J. Racusin (PSU), D. N. Burrows (PSU), P. A. Evans (U Leicester), C.
Pagani (PSU), report on behalf of the Swift-XRT Team:
We have analysed the first four orbits of Swift-XRT data obtained for GRB
080319B (Racusin et al. GCN Circ. 7427), totaling 1.1 ks of Windowed
Timing (WT) data beginning 64 s after the BAT trigger, and 4 ks of Photon
Counting (PC) data beginning 5 ks after the BAT trigger.
The UVOT-enhanced XRT position has been given by Evans et al. in GCN Circ
The bright X-ray light-curve can be fit by a broken power-law, with an
initial decay index of 1.46 +/- 0.01 followed, after a break at 6100 +/-
440 seconds, by a steeper decay index of 2.48 +/- 0.10.
Both the WT and PC spectra are strongly affected by photon pile-up, which
can alter the spectral fits. To eliminate these effects, we exclude the
central 8 pixel radius region of the WT data, and the central 3 pixel
radius region of the PC data when creating the spectra. Preliminary fits
to the WT spectrum (64-4943 seconds), modeled with an absorbed power-law,
result in a photon index of 1.65 +/- 0.02 and an absorbing column at
z=0.937 (Vreeswijk et al., GCN Circ. 7444) of NH = (5.28 +/- 1.03)e20
cm^-2, in addition to Galactic absorption of 1.12e20 cm^-2 in the
direction of the burst, with a reduced Chi^2=1.05. The PC spectrum (5-19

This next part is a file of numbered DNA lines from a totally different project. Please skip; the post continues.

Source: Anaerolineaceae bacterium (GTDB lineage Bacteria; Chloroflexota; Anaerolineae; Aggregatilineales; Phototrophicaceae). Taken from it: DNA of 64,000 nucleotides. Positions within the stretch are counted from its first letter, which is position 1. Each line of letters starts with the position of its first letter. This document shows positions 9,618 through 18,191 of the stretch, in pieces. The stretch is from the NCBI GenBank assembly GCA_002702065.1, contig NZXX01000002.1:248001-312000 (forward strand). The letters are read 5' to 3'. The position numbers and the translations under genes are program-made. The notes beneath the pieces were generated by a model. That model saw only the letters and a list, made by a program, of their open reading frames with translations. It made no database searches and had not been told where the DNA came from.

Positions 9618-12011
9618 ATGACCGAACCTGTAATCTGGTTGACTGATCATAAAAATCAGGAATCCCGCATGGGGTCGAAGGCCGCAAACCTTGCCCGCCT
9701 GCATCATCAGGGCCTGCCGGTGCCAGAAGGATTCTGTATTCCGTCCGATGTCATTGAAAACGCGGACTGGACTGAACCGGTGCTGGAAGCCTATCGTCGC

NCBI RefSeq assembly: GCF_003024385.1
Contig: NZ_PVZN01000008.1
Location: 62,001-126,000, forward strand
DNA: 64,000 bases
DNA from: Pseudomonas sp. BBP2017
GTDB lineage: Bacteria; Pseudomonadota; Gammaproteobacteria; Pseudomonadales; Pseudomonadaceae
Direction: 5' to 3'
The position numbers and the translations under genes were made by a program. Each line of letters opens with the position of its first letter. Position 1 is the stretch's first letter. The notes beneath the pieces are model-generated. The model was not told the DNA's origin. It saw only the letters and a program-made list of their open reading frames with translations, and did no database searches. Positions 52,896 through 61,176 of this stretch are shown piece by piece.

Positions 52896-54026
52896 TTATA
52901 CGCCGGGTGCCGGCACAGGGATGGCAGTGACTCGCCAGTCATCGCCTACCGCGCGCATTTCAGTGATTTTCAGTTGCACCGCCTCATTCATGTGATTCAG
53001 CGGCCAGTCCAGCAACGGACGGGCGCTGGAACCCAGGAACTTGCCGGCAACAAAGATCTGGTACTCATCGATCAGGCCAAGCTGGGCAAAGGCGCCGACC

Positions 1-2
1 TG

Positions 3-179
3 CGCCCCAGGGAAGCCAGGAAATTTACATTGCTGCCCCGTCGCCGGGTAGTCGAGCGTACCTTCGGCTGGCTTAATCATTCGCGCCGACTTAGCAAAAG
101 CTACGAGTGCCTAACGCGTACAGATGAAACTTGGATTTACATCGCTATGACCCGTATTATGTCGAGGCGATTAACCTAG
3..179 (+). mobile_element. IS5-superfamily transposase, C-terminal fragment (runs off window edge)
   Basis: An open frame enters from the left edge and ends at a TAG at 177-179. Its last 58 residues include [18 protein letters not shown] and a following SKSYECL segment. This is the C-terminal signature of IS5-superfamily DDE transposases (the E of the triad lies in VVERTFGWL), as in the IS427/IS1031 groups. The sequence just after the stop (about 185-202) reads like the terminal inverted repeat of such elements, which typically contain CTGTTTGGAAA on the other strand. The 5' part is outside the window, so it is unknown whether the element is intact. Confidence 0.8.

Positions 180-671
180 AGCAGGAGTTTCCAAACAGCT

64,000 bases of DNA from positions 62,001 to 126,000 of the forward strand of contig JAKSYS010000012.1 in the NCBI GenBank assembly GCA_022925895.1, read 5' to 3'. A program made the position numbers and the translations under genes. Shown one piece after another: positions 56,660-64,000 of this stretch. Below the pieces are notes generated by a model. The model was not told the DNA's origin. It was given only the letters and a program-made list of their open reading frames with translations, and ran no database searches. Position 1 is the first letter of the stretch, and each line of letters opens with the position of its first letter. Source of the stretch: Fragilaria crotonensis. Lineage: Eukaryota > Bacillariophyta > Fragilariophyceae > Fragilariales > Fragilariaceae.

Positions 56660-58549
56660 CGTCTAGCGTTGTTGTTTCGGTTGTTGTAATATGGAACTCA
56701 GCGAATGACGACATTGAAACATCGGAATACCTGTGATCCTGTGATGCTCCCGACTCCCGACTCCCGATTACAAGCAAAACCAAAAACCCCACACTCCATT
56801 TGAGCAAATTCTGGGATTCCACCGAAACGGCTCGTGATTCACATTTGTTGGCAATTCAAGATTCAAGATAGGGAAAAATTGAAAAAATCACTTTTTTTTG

ks) can be modeled as an absorbed power-law, with photon index of 1.92 +/-
0.07 and an absorbing column at z=0.937 of NH = (23.5 +/- 5.6)e20 cm^-2,
in addition to the Galactic absorption, with a reduced Chi^2=1.06. If we
freeze the NH in the PC model to the WT fitted value, we fit a photon
index of 1.73 +/ 0.04, with a reduced Chi^2=1.4, which excludes this model
as a viable fit. As another attempt to model the spectra without NH
evolution, we freeze the WT NH to the value from the PC spectral fits and
add an additional low energy thermal component. The resulting fits yield
a photon index of 1.73 +/- 0.02, kT=0.06 +/- 0.01 keV, and a reduced
Chi^2=1.07. Therefore, the extra thermal component is a possible
explanation for the apparent spectral evolution.
Assuming the source continues to decay with the same decay index of 2.5,
we predict an XRT count rate of 8.8e-4 counts/s at T+24 hours, which
corresponds to an 0.3-10.0 keV observed (unabsorbed) flux of 6.1e-14
(6.2e-14) ergs cm^-2 s^-1.
This circular is an official product of the Swift-XRT team.